Question 2: Are you a good dancer? Okay, ‘good dancer’ doesn’t quite capture the research finding here, but Carlson et al (2016) does suggest that conscientious people are more likely to respond appropriately to changes in music tempo. Songs were sped up or slowed down and motion capture technology was used to see whether study participants were able to speed up or slow down their dancing in accordance with the change. The personality trait that was correlated with being able to do so was conscientiousness!
Question 3: Did you do better in exams or coursework at school/university? This study from the Journal ‘Learning and Individual Differences’ suggests that conscientiousness is a pretty good predictor of how well a university study does at the essays you have to write over a few weeks or months, but is a much worse predictor of exam performance.
Question 4: When was the last time you had a traffic accident? Jovanović et al (2011) found that trait conscientiousness was negatively correlated with aggressive driving behaviour, and they note in the paper that previous studies have shown that conscientiousness is the only personality trait that has previously been shown to have an association with how many traffic accidents a person has been in, citing a study from 1996. That being said, I think that most interviewees would probably realise that saying that they were aggressive drivers who often got into traffic accidents might not be a totally brilliant answer to give, so maybe this one wouldn’t work so well.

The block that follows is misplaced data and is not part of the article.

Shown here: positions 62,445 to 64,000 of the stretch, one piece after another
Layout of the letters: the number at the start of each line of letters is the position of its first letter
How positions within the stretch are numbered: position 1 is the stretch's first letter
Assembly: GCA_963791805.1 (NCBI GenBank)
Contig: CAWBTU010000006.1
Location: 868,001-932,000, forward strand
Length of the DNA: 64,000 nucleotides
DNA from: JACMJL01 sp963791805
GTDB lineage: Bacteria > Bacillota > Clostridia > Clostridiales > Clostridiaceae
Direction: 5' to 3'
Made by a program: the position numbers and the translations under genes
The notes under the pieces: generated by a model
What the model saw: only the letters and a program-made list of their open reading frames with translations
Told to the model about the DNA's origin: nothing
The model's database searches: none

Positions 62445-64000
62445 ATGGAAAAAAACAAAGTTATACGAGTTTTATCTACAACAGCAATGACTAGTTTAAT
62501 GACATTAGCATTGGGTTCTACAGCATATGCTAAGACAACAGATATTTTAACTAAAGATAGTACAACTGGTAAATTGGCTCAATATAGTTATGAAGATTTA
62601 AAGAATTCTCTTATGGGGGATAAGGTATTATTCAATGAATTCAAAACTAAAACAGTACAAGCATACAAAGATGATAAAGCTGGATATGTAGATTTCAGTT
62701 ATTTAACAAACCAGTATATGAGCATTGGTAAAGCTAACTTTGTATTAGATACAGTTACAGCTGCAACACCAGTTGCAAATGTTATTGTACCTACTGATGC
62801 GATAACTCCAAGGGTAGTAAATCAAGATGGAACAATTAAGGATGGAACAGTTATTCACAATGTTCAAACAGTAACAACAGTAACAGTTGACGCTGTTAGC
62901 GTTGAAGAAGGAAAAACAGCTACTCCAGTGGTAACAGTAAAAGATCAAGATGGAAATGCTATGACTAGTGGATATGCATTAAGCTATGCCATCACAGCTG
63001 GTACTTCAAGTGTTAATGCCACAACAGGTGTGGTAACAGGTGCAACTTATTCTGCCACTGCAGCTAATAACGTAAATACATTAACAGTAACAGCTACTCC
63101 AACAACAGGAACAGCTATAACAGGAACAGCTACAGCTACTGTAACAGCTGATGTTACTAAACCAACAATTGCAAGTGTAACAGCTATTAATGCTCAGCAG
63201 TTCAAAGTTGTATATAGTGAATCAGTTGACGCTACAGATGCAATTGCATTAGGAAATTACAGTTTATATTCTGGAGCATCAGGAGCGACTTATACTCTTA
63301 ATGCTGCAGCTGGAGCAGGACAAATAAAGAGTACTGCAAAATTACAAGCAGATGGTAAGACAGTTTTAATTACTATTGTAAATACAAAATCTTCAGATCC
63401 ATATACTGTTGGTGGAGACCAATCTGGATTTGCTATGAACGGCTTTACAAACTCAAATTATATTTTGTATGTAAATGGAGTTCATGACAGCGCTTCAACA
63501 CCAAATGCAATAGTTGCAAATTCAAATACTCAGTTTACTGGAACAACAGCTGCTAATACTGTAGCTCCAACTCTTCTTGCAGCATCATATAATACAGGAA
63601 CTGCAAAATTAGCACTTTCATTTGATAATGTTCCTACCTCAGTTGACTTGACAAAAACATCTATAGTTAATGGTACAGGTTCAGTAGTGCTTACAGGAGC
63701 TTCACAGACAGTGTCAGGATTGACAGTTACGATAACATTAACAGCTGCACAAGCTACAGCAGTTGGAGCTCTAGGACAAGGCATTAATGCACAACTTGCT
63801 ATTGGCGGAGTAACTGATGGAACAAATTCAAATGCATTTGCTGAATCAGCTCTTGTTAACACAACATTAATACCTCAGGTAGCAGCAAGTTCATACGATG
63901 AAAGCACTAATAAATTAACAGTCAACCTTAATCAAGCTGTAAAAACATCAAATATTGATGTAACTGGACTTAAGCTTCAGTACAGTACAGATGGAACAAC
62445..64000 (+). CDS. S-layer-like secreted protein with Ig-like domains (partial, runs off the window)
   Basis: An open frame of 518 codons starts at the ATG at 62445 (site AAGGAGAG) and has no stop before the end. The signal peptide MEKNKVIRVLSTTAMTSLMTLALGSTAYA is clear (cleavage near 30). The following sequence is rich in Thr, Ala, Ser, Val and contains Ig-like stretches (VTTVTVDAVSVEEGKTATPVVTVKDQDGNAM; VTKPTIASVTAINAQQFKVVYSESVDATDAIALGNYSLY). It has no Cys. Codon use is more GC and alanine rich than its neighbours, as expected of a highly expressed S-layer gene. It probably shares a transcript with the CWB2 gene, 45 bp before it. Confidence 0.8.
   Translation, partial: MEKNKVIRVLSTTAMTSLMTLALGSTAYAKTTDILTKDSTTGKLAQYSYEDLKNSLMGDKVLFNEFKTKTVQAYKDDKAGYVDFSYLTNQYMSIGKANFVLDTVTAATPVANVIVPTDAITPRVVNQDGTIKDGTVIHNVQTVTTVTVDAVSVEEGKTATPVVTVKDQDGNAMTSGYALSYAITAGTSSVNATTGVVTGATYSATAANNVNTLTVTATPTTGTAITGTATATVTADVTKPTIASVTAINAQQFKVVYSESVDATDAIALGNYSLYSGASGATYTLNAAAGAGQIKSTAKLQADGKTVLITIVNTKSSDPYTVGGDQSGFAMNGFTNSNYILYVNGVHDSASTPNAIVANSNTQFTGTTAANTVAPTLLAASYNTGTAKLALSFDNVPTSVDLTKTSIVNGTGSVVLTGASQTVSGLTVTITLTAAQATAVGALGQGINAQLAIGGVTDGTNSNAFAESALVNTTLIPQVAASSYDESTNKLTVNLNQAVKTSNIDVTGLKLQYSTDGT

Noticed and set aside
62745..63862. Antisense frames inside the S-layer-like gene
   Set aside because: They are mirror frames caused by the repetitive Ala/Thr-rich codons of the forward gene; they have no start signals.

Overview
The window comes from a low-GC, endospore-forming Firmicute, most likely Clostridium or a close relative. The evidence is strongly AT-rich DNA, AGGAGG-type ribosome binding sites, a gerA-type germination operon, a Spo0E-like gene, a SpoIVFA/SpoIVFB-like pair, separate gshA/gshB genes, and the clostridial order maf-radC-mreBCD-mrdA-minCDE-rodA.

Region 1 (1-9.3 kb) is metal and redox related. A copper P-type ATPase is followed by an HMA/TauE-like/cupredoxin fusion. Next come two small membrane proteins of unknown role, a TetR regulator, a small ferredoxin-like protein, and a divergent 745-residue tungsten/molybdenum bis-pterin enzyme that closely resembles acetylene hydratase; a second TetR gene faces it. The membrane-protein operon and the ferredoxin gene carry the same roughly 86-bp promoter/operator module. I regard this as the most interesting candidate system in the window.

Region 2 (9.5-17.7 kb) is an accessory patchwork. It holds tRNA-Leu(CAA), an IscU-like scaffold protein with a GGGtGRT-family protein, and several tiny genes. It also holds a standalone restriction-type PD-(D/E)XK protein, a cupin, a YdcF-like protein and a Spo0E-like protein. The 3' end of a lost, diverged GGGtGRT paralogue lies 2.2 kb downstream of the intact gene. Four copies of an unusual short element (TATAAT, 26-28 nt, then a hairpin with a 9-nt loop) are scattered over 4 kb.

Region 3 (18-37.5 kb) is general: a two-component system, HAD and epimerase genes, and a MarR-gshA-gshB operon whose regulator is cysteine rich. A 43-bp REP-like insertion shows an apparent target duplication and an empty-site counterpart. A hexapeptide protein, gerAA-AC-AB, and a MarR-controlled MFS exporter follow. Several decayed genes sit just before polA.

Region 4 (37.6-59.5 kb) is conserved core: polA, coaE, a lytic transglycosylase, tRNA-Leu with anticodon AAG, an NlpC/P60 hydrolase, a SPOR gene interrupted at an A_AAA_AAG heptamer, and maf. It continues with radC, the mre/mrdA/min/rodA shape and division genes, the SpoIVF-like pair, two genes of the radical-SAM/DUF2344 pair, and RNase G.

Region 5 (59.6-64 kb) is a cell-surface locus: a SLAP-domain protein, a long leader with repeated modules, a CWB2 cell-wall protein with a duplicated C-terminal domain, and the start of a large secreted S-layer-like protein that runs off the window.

Question 5: Are you politically active? Here’s a super interesting study from South Korea that used a nationally representative survey - conscientiousness seems like it is quite strongly positively correlated with some forms of political activity, and strongly negatively correlated with others. See the chart above - conscientious people are much more likely to contact the media or political officials about a political position they have (write letters to the editor and so on), and more likely donate to political parties, but less likely to attend a political rally.